There's Nothing New In the Sun
Kevin R. Henke, Ph.D.
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Over the years, astrogeophysicist John A. Eddy's impromptu comments in Kazmann (1978) have been widely quoted by young-Earth creationists (YECs). Eddy claims that solar observations BY THEMSELVES do not prove that the Sun is billions of years old. He further states that scientists supposedly could accept a Bishop Ussher "biblical chronology" for the Sun and Earth (i.e., ages of only about 6,000 years; Dalrymple, 1991, p. 21-23). Despite his credentials, Eddy's comments are just plain wrong. Eddy's opinions do not represent the views of most astronomers anymore than the theology of the Utah Mormon Church represents the views of most Christians. YECs need to realize that the opinions of any scientist may not necessarily be correct and that these opinions may not exemplify the best available science. Even some of the ideas of Newton, Kelvin, Einstein, and other great scientists are now known to be wrong.
While YECs search the literature for quotations that can be used or distorted to support their ideas on Genesis, authentic researchers must appropriately evaluate all of the evidence. In most cases, a thorough investigator will discover that mainstream scientists are correct and rogue YECs and other fringe groups are grossly mistaken. YECs generally think of themselves as "scientific trailblazers" that are fighting against a "stagnant scientific establishment". However, contrary to YEC hopes, scientific revolutionaries (such as Galileo, Copernicus, and Einstein) are very rare. Most people that oppose mainstream science, including Von Daniken, Velikovsky, and YECs, are relying on false evidence and pursuing dead end explanations.
There are several lines of evidence indicating that the Sun and the rest of the Solar System are about 5 billion years old and not 6,000 to 10,000 years old. The most quantitative arguments come from the dating of meteorites and Earth and Moon rocks, which yield maximum ages of about 3.8 to 4.6 billion years old (Dalrymple, 1991, chapters 4-7). It is commonly and rationally assumed that the Sun probably formed at about the same time or slightly earlier than meteorites, or about 4.6 to 5 billion years ago. Stellar evolution, extinct radioisotopes and solar system formation models further support an ancient age for the Sun (see Silk, 1989, chapters 13, 15 and 16; Dalrymple, 1991, chapter 8).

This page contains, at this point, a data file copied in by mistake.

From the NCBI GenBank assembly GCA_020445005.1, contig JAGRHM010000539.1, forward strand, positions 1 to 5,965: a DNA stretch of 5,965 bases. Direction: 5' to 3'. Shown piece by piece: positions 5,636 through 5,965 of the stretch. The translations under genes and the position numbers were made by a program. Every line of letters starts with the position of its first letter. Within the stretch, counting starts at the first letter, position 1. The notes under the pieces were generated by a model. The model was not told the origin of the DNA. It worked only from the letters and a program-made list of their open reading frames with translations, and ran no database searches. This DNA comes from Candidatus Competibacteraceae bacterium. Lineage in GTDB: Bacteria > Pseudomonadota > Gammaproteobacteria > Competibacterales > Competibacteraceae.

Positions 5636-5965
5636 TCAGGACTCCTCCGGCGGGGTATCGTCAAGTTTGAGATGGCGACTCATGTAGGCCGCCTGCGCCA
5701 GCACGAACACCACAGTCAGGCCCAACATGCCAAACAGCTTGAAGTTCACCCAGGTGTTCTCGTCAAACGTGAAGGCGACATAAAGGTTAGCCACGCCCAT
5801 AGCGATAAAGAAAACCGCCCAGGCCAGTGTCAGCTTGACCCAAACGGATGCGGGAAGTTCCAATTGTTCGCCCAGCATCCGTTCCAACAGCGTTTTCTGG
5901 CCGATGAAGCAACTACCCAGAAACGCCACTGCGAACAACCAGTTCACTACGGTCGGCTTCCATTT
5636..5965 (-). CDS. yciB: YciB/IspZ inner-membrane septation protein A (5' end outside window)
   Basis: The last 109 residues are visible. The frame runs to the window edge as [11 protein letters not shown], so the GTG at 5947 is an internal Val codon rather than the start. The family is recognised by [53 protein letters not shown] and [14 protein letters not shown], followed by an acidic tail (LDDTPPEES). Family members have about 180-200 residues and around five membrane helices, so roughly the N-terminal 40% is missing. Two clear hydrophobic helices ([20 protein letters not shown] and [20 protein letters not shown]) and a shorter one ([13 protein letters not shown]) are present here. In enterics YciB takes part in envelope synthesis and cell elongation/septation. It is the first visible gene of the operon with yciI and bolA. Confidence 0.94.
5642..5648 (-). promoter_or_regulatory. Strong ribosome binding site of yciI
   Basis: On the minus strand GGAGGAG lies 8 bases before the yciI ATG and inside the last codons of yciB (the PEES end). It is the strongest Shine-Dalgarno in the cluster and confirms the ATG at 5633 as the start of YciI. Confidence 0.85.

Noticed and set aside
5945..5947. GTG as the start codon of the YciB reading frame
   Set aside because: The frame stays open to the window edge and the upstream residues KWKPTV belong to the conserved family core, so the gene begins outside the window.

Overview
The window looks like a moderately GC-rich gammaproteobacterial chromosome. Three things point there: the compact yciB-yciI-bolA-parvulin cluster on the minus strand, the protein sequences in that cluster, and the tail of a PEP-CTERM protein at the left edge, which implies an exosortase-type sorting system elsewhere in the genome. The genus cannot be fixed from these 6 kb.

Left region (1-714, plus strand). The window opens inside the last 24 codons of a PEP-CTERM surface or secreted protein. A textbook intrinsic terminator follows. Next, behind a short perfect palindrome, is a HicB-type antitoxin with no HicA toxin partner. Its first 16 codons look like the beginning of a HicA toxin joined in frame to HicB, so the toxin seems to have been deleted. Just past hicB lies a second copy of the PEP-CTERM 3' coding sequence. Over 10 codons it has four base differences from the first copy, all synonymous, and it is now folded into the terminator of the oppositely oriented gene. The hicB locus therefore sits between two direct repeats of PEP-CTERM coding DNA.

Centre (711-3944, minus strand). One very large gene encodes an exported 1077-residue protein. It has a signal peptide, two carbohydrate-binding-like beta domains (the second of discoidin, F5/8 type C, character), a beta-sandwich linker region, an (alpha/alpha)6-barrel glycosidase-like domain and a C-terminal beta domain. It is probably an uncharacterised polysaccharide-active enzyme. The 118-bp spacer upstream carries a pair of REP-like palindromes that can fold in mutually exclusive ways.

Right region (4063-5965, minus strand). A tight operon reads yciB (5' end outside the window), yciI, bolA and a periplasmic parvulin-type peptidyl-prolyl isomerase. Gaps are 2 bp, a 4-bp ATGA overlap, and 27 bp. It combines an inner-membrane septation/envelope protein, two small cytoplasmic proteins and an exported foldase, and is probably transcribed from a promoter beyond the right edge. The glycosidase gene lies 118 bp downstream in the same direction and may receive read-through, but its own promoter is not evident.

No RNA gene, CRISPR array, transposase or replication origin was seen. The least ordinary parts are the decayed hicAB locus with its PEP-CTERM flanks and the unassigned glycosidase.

There are additional properties of the Sun that flatly rule out a "young" age (6,000 to 10,000 years old). The recent solution of the missing solar neutrinos confirms that the Sun's diverse energy spectrum is generated by nuclear fusion in its core at temperatures of more than 15 million degrees Kelvin (Beatty et al., 1999, p. 25). Although the Sun's core is extremely dense, Noyes (1982, p. 63) argues that fusion reactions in the core are still extremely SLOW. The average time for a hydrogen atom to undergo fusion is about 14 billion years. Interestingly, if one ASSUMES that the original proto‑Sun had very little helium and that the Sun's hydrogen fusion rate has been constant, the Sun's present helium/hydrogen ratio indicates an age of about 5 to 6 billion years (Krauskopf and Bird, 1995, p. 565), which is much closer to the ages of meteorites (4.5 ‑ 4.6 billion years) than Bishop Ussher's 6,000 year old date. Despite the questionable assumptions, is this just a coincidence?
The photons produced from nuclear reactions in the Sun's core take AT LEAST 17,000 years (Mitalas and Sills, 1992) and perhaps MUCH LONGER (Harrison, 2000, p. 94) to reach the surface of the Sun from its core. Once the radiation reaches the Sun's surface, it takes about 8 minutes to travel to Earth. Obviously, if YECs still want to believe that the Sun is only 6,000 to 10,000 years old, they are forced to invoke yet another set of groundless miracles to explain why a "young" Sun is so bright, its heat felt and why human skin can tan.
Beatty, J.K.; C.C. Petersen and A. Chaikin, 1999, The New Solar System, 4th ed., Sky Publishing Corp., Cambridge, Mass., USA and Cambridge University Press, Cambridge, UK.
Dalrymple, G.B., 1991, The Age of the Earth, Stanford University Press, Stanford, CA.
Kazmann, R.G., "It's about Time: 4.5 Billion Years", Geotimes, Sept., 1978, p. 18‑20.
Krauskopf, K.B. and D.K. Bird, Introduction to Geochemistry, WCB McGraw-Hill, Boston.
Harrison, E., 2000, Cosmology: The Science of the Universe, 2nd ed., Cambridge University Press, Cambridge, UK.
Mitalas, R. and K.R. Sills, 1992, "On the Photon Diffusion Time Scale for the Sun", Astrophysical J., Pt. 1, v. 401, n. 2, Dec. 20., p. 759-760.
Noyes, R.W., 1982, The Sun, Our Star, Harvard University Press, Cambridge, MA.
Silk, J., 1989, The Big Bang, W. H. Freeman and Company, New York.